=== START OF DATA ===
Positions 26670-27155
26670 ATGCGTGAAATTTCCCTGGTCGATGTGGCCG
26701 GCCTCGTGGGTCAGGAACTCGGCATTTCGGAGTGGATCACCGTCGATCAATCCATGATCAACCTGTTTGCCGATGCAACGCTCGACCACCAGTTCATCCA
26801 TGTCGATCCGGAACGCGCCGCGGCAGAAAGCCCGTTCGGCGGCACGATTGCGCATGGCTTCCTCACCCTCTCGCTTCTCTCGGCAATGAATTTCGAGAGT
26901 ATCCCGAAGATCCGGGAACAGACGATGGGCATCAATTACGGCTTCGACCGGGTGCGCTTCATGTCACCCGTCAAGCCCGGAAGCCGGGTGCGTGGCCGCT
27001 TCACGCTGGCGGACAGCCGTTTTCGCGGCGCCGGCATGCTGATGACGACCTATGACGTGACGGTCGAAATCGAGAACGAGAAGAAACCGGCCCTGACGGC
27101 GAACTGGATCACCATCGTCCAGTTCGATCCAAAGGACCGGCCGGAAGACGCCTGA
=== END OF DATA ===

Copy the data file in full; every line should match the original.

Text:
Positions 26670-27155
26670 ATGCGTGAAATTTCCCTGGTCGATGTGGCCG
26701 GCCTCGTGGGTCAGGAACTCGGCATTTCGGAGTGGATCACCGTCGATCAATCCATGATCAACCTGTTTGCCGATGCAACGCTCGACCACCAGTTCATCCA
26801 TGTCGATCCGGAACGCGCCGCGGCAGAAAGCCCGTTCGGCGGCACGATTGCGCATGGCTTCCTCACCCTCTCGCTTCTCTCGGCAATGAATTTCGAGAGT
26901 ATCCCGAAGATCCGGGAACAGACGATGGGCATCAATTACGGCTTCGACCGGGTGCGCTTCATGTCACCCGTCAAGCCCGGAAGCCGGGTGCGTGGCCGCT
27001 TCACGCTGGCGGACAGCCGTTTTCGCGGCGCCGGCATGCTGATGACGACCTATGACGTGACGGTCGAAATCGAGAACGAGAAGAAACCGGCCCTGACGGC
27101 GAACTGGATCACCATCGTCCAGTTCGATCCAAAGGACCGGCCGGAAGACGCCTGA